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PostPosted: Fri Apr 05, 2013 11:30 am 
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Made my first batch of one-way valves. I encased them in plastic tube (carefully using Aquaseal to bond them) to ensure that the hinges don't get gummed up when siliconing them into the bottom of the seat scupper. Some of these are on their way to Mickeymouse, but I am happy to make more if anyone wants them @$A20 a pair including postage(that's about $250 US I believe :lol: )
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As an aside... about three months ago, I split one of my ST Turbo fins from the top down 4 inches. I used Aquaseal to glue it back together and they are still working perfectly, even though the mast is visible. Aquaseal is designed to repair wetsuits, so it is extremely tenacious but flexible.

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PostPosted: Sat Apr 06, 2013 6:25 pm 
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I'll have to look into this. Got some other projects on the go at the moment...

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PostPosted: Thu Nov 27, 2014 9:19 pm 
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This 3D printing technology is getting better and better. They are way more reliable than paper printers, but I suppose that isn't really saying much.

From a rough sketch, to modelled and printed in 5.5 hours.

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PostPosted: Fri Nov 28, 2014 2:01 am 
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G'day Slaughter,
Mate, that's very impressive :shock:
Is it just an optical illusion that your printed part looks smaller than the original?
Did you print this with an exotic 3D printer, or just a home garden variety?
Cheers

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PostPosted: Fri Nov 28, 2014 9:06 am 
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Location: Chattanooga, TN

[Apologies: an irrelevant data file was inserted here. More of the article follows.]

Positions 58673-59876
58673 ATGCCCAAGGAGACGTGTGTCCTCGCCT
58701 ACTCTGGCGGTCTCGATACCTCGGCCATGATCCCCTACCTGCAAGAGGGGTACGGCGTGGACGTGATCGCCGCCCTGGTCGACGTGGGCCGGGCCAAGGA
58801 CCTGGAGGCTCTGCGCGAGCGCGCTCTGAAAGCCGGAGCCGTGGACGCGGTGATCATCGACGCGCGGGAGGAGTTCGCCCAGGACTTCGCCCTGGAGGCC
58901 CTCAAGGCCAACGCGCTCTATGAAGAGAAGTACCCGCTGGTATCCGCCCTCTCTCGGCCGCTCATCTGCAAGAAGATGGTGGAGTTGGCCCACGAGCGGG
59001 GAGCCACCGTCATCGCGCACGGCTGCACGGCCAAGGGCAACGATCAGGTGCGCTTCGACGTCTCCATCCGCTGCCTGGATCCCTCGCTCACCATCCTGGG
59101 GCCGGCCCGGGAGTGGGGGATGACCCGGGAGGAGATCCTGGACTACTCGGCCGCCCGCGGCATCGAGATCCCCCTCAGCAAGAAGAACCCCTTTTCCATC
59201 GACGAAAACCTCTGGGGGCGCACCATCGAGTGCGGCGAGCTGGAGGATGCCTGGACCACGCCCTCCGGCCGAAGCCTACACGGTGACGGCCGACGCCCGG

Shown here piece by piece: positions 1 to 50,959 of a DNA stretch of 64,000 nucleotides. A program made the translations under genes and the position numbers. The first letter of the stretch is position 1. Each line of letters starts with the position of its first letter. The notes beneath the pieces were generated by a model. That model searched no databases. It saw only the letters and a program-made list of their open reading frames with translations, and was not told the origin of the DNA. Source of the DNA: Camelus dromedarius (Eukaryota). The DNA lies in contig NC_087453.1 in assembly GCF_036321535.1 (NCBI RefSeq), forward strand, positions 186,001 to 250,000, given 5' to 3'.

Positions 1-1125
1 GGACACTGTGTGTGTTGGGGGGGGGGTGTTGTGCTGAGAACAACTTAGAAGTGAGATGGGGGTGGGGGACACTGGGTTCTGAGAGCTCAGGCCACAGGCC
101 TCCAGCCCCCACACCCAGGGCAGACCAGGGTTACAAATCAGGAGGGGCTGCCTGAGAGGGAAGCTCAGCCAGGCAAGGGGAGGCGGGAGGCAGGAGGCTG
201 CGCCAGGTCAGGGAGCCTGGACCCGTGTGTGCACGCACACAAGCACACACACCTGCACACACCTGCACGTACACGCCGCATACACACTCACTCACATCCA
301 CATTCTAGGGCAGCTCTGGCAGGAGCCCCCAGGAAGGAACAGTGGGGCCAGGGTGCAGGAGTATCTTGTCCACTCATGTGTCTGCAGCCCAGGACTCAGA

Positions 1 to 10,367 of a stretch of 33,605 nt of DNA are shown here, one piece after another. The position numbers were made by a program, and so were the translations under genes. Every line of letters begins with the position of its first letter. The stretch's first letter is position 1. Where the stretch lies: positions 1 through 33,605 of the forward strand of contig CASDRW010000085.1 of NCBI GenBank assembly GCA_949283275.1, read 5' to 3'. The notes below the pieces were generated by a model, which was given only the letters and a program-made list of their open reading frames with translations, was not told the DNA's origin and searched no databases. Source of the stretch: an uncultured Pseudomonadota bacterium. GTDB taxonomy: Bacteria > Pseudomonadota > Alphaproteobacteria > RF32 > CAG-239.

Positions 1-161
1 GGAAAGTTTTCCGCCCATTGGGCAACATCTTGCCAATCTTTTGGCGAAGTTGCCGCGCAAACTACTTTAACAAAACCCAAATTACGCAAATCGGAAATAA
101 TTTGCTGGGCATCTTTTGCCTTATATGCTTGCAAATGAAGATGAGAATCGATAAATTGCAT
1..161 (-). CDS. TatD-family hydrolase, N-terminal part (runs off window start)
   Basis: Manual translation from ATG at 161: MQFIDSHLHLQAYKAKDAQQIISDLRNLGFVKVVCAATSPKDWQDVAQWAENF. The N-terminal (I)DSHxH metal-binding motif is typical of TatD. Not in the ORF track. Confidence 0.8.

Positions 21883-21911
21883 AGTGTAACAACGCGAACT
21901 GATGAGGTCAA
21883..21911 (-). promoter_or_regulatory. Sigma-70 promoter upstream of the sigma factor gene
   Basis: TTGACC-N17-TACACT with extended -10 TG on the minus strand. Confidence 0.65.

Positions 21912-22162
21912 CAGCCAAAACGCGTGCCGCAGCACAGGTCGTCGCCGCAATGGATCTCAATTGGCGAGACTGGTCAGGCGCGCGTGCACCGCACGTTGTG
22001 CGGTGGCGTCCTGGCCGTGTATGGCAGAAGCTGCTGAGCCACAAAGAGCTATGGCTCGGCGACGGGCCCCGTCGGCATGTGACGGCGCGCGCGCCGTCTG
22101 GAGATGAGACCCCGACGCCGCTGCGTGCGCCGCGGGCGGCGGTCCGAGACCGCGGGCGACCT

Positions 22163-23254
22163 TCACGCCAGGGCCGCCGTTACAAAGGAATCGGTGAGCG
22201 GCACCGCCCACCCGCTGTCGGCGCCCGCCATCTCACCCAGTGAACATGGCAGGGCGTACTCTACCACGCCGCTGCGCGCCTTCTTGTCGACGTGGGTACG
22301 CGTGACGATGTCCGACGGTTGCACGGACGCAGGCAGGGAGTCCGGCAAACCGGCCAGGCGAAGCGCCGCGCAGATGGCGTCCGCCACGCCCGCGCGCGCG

Very interesting thread! Funny thought I had the other day:

I just bought a house that is a bit older and more accommodating of outdoorsy decor than my old place. I wanted to get a carved wooden sea kayak to put over my fireplace, but I soon realized that they were a bit difficult to come by. (Also, if you're not familiar with real wooden kayaks, they are extremely beautiful: http://laughingloon.com/). I started looking into the proper tools and skills I'd need to acquire for carving and staining my own wooden kayak model. As someone who sadly doesn't work with wood a whole lot, it was a bit daunting.

Then I had a thought: it would be really cool to have a model of the boats I currently own, and since they're made of plastic in real life, why not just get a 3D printer and some CAD software and print connectable sections that I can hand-finish? (Clearly this is getting away from mantle-piece territory and into moonshot brainstorming). At that point, a 3D-printed Adventure Island model seemed within the realm of possibility. I'm a software engineer, so naturally that means I'm automatically good at anything to do with computers (not really... CAD software is a beast). Print several pieces, connect them together, add some black string, a vinyl sail, etc... Maybe paint the body afterwards to give it a smoother surface and vibrant color.

Fast-forward, and I've settled on a 3D printer and trying to calculate how many custom kayak models I can sell to people in order to pay off the price of the printer. :D I'm also considering the ramifications of the Hobie vs bicx lawsuit after selling scaled models of their boats.

This is a typical evening for me. It will probably never happen, but I'm still tinkering with the idea. A custom 3D-printed model of my AI on my desk (maybe not on my mantle) would be pretty sweet.